From early in the sixteenth century traders from Milan flocked into England with the products of their city and of Lombardy.
Steel work was a large part of the manufactures they brought, but their chief articles of commerce were textile fabrics. Milan bonnets, Milan gloves, Milan lace, Milan ribbons were in great demand.
The English pronunciation of the name of that foreign city, however, was not that which we use today; they rimed it then with “villain.”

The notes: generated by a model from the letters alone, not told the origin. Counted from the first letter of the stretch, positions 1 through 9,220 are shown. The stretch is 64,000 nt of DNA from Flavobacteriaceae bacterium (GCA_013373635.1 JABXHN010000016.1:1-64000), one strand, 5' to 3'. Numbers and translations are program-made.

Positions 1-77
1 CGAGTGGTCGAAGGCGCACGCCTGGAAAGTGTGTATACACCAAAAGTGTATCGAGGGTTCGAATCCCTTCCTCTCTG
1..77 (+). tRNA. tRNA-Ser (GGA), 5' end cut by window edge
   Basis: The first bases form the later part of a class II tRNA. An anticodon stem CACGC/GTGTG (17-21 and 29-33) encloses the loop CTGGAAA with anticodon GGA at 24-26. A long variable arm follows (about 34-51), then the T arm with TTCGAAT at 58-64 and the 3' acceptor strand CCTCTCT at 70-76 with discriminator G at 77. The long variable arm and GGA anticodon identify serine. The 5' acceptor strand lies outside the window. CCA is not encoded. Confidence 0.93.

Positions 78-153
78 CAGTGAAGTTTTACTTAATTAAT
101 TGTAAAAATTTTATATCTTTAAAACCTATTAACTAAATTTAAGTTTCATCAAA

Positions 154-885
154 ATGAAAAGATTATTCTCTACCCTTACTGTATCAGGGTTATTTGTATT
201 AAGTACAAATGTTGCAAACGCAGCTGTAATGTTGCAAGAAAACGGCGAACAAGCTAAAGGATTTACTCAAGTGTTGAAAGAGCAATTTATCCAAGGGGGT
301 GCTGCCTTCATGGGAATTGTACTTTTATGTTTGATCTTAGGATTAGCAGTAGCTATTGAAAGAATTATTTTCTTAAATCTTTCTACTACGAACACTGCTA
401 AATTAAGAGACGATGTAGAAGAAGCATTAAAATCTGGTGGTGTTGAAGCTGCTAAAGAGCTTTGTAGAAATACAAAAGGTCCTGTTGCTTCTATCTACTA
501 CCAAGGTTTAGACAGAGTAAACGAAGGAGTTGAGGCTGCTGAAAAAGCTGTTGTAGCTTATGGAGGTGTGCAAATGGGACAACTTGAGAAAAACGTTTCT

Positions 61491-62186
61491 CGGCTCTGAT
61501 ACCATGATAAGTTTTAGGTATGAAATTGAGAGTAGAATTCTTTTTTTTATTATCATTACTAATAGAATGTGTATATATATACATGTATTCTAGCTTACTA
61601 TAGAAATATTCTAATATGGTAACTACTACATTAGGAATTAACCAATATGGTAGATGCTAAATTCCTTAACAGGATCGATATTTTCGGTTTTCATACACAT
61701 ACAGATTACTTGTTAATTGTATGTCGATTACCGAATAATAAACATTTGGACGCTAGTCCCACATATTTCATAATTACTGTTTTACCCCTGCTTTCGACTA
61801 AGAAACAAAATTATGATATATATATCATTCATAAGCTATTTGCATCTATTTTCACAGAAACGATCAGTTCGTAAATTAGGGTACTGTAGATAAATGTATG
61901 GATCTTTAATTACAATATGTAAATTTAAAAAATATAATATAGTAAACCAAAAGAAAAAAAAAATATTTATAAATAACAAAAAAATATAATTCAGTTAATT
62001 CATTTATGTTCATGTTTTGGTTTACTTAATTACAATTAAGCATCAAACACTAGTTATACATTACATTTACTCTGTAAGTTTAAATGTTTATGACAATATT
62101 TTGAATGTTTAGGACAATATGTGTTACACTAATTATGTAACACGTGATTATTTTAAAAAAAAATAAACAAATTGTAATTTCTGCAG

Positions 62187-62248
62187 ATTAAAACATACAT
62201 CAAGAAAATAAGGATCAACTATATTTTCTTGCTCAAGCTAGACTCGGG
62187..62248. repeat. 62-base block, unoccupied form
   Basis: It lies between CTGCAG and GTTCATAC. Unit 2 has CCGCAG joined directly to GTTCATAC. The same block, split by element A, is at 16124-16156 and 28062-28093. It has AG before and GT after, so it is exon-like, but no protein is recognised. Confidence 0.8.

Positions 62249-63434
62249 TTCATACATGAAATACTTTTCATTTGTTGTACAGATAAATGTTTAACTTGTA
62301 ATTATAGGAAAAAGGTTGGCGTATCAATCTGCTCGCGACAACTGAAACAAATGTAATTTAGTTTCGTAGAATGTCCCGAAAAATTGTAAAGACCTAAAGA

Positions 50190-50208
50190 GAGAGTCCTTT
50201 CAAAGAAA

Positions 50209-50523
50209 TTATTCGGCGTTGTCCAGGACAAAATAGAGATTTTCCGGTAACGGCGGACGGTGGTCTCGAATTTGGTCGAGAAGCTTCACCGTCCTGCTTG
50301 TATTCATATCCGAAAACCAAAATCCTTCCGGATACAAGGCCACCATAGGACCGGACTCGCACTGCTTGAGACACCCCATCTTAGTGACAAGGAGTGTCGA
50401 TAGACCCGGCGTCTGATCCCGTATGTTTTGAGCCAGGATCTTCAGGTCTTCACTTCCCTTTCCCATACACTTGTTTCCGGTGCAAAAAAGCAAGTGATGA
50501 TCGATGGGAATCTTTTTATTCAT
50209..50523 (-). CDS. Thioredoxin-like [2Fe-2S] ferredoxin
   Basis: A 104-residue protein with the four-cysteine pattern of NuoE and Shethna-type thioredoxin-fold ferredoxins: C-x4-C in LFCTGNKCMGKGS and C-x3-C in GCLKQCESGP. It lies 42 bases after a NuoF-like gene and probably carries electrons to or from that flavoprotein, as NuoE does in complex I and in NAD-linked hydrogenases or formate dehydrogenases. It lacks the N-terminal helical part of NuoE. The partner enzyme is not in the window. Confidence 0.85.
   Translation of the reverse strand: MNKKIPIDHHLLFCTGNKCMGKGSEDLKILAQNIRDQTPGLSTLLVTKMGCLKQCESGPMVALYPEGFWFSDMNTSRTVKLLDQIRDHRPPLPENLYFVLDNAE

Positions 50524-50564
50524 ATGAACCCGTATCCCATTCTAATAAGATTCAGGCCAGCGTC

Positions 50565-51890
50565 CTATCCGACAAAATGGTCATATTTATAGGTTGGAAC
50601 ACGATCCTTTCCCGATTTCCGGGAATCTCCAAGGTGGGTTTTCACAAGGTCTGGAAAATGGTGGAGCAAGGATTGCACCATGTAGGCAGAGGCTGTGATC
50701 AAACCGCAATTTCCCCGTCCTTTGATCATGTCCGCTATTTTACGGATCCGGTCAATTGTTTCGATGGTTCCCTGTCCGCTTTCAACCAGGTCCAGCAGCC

In fact, the English often spelled the name “Millain.” Merchants from Milan were naturally called Milaners, pronounced as if spelled milliners, and thus Milliner actually became the general spelling.
Hence, subsequently, any person dealing with products similar to those that had once come from Milan became known as a milliner.
Restriction of the term to women’s headgear and the like is recent.